MLK students: Making a difference

February 16, 2002|By JENNIFER RALTON-SMITH, Staff Writer

If you'd happened to be driving past Martin Luther King Jr. Elementary School in El Centro at the end of the school day Thursday, you would have seen them — two young students wearing bright red baseball caps and vests with the words "Student Service Club" emblazoned on them.

They were there, in addition to the regular adult crossing guard, to assist fellow students cross busy Villa Avenue.

They are members of the 15- strong service club formed last October under the leadership of teachers Sue Evangelist and Inez Nelson.

Along with working as part of the school safety patrol, all the students involved take turns in cleaning the school's computers, manning the Accelerated Reader store and working on projects as part of the school technology team.

MLK Principal Sherry Kolset said Thursday the purpose behind the club, which is funded under the federal 21st Century grant program, is to get students involved with helping their school — and their community.


At the moment the students are primarily involved with school-based projects but Kolset said there are "big plans" for the future that will involve the larger community.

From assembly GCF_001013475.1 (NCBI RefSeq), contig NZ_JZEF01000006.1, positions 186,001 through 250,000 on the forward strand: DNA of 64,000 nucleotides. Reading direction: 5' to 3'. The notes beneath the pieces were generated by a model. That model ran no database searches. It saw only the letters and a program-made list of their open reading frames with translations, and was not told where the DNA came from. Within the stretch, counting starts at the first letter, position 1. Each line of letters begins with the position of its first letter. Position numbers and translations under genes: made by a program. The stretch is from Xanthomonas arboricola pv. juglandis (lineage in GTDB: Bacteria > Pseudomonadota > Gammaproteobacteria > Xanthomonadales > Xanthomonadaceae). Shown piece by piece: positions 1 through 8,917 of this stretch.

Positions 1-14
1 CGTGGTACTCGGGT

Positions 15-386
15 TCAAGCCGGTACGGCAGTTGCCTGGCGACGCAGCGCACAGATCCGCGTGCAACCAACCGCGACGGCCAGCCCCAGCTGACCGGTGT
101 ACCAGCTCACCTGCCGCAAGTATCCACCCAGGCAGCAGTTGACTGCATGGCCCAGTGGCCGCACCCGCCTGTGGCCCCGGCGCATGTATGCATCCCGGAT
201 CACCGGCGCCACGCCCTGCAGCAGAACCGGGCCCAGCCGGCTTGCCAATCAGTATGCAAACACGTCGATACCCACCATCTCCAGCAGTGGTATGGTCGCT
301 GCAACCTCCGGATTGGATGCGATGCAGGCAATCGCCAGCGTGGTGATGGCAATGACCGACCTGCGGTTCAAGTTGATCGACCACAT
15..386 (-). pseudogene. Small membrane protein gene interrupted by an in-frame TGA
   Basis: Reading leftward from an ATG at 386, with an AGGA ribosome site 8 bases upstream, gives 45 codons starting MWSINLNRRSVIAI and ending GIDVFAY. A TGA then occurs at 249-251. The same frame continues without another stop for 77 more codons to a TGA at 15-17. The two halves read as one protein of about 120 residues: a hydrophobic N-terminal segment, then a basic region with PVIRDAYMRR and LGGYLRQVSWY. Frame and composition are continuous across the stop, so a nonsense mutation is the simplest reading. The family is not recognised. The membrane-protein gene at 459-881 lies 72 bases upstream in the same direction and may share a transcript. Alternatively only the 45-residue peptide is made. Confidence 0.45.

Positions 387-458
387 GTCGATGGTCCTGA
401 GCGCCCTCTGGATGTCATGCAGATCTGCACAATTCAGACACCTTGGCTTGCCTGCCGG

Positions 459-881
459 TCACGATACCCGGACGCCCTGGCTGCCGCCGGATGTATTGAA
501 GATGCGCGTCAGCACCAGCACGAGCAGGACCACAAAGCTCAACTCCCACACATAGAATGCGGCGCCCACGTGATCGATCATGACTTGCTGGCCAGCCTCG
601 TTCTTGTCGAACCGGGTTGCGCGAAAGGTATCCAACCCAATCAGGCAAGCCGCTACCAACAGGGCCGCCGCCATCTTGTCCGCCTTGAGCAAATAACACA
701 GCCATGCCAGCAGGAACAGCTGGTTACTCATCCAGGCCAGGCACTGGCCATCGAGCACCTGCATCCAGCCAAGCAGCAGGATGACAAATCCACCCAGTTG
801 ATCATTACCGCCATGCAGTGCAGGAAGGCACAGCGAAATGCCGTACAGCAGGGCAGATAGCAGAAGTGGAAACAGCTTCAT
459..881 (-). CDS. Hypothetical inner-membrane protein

Students have to fill out a written application to become members of the club, which is open to fourth- and fifth-graders.

"We tell them it is just like the job application forms they will have to fill out when they are older," Evangelist said. "They have to tell us their reasons for wanting to become a club member and we also require they have two teachers sign off on their application. Lastly, we need their parents' approval."

Club members have to maintain passing grades, be up to date with homework requirements and not have any disciplinary problems.

As part of their technology team duties, club members were hard at work Thursday, working on advertising posters for upcoming school events. While some members sat at computers working on flyers for a Valentine's Day dance, others were diligently cutting, pasting and coloring large posters for the Reading Is Fundamental program.

Farther down the hallway, another group of club members was cleaning computers with an industriousness that might have surprised their parents.

Evangelist and Nelson agreed that not only the school benefited from the work the children did as club members, but the children themselves were gaining in confidence and self-respect.

"And they're learning, too. When they man the Accelerated Reader store, they have to tally the takings and balance the books … and when they're designing posters, they're developing their computer skills," Evangelist said.

>> Staff Writer Jennifer Ralton-Smith can be reached at 337-3442 or

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